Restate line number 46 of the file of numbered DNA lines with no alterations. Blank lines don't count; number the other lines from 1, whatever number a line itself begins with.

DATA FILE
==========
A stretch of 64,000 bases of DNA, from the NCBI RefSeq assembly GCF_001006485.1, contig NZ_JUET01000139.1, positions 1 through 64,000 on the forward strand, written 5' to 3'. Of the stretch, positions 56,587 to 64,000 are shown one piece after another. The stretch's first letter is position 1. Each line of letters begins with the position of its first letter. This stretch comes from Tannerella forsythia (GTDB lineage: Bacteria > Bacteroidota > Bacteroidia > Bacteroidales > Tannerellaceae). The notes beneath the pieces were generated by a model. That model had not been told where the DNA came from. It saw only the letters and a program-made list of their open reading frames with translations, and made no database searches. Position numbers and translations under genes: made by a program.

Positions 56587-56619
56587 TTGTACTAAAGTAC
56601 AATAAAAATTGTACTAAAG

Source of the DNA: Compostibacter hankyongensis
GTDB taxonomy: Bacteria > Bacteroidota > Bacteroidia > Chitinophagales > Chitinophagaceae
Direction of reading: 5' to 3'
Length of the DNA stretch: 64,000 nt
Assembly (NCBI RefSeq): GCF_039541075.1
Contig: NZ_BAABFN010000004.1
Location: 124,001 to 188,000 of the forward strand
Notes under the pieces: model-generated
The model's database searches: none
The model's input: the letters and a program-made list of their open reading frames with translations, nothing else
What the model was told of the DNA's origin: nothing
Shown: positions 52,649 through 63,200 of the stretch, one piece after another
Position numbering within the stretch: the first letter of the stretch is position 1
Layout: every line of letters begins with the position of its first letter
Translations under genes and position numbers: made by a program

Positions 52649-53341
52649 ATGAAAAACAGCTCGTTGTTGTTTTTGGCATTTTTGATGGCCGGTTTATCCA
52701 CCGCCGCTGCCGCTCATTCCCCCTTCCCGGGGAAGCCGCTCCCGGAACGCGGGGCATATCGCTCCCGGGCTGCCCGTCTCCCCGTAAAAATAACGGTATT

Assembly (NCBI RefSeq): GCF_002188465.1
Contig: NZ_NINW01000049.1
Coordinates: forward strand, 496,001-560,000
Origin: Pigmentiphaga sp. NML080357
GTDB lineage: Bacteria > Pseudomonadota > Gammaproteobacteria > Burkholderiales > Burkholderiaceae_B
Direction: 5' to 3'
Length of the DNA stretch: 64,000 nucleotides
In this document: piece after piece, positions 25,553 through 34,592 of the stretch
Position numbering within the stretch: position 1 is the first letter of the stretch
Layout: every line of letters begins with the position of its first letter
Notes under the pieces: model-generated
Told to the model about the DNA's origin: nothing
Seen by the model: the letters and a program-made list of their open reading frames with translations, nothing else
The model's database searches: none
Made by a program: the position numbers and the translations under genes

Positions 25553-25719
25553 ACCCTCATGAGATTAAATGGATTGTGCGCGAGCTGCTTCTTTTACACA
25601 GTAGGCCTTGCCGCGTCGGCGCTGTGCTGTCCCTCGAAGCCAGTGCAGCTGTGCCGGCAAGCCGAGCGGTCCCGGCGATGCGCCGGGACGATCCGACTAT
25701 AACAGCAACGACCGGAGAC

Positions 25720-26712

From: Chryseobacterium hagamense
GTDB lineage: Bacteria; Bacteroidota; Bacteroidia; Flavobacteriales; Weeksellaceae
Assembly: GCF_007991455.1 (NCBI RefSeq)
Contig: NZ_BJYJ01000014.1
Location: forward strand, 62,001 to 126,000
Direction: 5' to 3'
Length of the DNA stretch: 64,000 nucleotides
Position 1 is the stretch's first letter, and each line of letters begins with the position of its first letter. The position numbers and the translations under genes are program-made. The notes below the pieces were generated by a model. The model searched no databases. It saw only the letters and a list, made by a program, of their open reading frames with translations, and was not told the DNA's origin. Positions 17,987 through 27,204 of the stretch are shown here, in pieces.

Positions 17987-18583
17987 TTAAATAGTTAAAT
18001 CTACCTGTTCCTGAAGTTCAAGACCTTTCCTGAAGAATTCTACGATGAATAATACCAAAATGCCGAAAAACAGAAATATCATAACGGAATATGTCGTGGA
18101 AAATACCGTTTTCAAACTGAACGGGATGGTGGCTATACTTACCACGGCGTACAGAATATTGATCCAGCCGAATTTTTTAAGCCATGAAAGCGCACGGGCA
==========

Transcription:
Contig: NZ_BJYJ01000014.1